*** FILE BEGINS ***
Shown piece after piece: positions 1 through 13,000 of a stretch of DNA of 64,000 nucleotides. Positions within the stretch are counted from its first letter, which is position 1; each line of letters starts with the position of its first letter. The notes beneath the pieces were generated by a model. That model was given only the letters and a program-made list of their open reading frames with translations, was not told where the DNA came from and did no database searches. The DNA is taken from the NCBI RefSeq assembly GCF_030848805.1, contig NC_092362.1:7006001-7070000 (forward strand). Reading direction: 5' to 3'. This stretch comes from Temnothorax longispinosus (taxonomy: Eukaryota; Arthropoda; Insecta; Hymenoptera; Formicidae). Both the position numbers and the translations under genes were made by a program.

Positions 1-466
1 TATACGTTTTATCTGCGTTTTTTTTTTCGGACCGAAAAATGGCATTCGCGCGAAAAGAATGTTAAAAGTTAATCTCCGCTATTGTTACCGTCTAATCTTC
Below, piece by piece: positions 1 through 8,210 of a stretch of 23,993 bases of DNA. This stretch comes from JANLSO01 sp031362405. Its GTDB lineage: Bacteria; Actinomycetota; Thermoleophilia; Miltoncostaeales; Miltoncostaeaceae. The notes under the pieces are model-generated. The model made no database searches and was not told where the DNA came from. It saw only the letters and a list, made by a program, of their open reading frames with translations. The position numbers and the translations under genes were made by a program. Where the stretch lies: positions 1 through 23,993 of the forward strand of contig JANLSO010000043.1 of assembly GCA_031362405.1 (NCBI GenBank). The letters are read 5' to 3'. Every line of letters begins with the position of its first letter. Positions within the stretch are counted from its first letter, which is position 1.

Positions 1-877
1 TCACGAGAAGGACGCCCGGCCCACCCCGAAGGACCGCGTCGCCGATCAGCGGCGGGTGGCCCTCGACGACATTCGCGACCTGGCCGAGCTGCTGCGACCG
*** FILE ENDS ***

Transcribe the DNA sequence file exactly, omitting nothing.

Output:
Shown piece after piece: positions 1 through 13,000 of a stretch of DNA of 64,000 nucleotides. Positions within the stretch are counted from its first letter, which is position 1; each line of letters starts with the position of its first letter. The notes beneath the pieces were generated by a model. That model was given only the letters and a program-made list of their open reading frames with translations, was not told where the DNA came from and did no database searches. The DNA is taken from the NCBI RefSeq assembly GCF_030848805.1, contig NC_092362.1:7006001-7070000 (forward strand). Reading direction: 5' to 3'. This stretch comes from Temnothorax longispinosus (taxonomy: Eukaryota; Arthropoda; Insecta; Hymenoptera; Formicidae). Both the position numbers and the translations under genes were made by a program.

Positions 1-466
1 TATACGTTTTATCTGCGTTTTTTTTTTCGGACCGAAAAATGGCATTCGCGCGAAAAGAATGTTAAAAGTTAATCTCCGCTATTGTTACCGTCTAATCTTC
Below, piece by piece: positions 1 through 8,210 of a stretch of 23,993 bases of DNA. This stretch comes from JANLSO01 sp031362405. Its GTDB lineage: Bacteria; Actinomycetota; Thermoleophilia; Miltoncostaeales; Miltoncostaeaceae. The notes under the pieces are model-generated. The model made no database searches and was not told where the DNA came from. It saw only the letters and a list, made by a program, of their open reading frames with translations. The position numbers and the translations under genes were made by a program. Where the stretch lies: positions 1 through 23,993 of the forward strand of contig JANLSO010000043.1 of assembly GCA_031362405.1 (NCBI GenBank). The letters are read 5' to 3'. Every line of letters begins with the position of its first letter. Positions within the stretch are counted from its first letter, which is position 1.

Positions 1-877
1 TCACGAGAAGGACGCCCGGCCCACCCCGAAGGACCGCGTCGCCGATCAGCGGCGGGTGGCCCTCGACGACATTCGCGACCTGGCCGAGCTGCTGCGACCG